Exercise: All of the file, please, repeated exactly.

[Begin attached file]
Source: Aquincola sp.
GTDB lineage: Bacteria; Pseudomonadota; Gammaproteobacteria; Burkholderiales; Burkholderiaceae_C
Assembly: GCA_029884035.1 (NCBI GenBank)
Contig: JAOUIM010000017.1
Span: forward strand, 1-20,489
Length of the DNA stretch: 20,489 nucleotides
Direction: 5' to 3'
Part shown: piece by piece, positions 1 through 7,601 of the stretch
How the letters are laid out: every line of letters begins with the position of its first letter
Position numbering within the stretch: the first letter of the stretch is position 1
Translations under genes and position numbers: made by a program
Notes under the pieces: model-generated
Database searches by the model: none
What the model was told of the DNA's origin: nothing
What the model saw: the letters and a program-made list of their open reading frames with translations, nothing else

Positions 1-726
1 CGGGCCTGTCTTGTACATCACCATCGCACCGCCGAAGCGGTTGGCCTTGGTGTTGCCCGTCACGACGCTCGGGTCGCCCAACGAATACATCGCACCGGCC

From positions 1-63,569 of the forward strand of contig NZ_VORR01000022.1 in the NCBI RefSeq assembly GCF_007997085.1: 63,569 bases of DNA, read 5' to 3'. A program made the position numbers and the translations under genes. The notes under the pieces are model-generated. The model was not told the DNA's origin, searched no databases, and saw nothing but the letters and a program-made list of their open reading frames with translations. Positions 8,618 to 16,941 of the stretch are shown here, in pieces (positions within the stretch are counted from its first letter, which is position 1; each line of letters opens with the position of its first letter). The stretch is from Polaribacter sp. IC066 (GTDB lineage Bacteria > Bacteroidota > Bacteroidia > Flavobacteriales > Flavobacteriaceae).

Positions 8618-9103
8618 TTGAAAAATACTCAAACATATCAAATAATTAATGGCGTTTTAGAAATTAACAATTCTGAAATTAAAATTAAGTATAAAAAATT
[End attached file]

Source: Aquincola sp.
GTDB lineage: Bacteria; Pseudomonadota; Gammaproteobacteria; Burkholderiales; Burkholderiaceae_C
Assembly: GCA_029884035.1 (NCBI GenBank)
Contig: JAOUIM010000017.1
Span: forward strand, 1-20,489
Length of the DNA stretch: 20,489 nucleotides
Direction: 5' to 3'
Part shown: piece by piece, positions 1 through 7,601 of the stretch
How the letters are laid out: every line of letters begins with the position of its first letter
Position numbering within the stretch: the first letter of the stretch is position 1
Translations under genes and position numbers: made by a program
Notes under the pieces: model-generated
Database searches by the model: none
What the model was told of the DNA's origin: nothing
What the model saw: the letters and a program-made list of their open reading frames with translations, nothing else

Positions 1-726
1 CGGGCCTGTCTTGTACATCACCATCGCACCGCCGAAGCGGTTGGCCTTGGTGTTGCCCGTCACGACGCTCGGGTCGCCCAACGAATACATCGCACCGGCC

From positions 1-63,569 of the forward strand of contig NZ_VORR01000022.1 in the NCBI RefSeq assembly GCF_007997085.1: 63,569 bases of DNA, read 5' to 3'. A program made the position numbers and the translations under genes. The notes under the pieces are model-generated. The model was not told the DNA's origin, searched no databases, and saw nothing but the letters and a program-made list of their open reading frames with translations. Positions 8,618 to 16,941 of the stretch are shown here, in pieces (positions within the stretch are counted from its first letter, which is position 1; each line of letters opens with the position of its first letter). The stretch is from Polaribacter sp. IC066 (GTDB lineage Bacteria > Bacteroidota > Bacteroidia > Flavobacteriales > Flavobacteriaceae).

Positions 8618-9103
8618 TTGAAAAATACTCAAACATATCAAATAATTAATGGCGTTTTAGAAATTAACAATTCTGAAATTAAAATTAAGTATAAAAAATT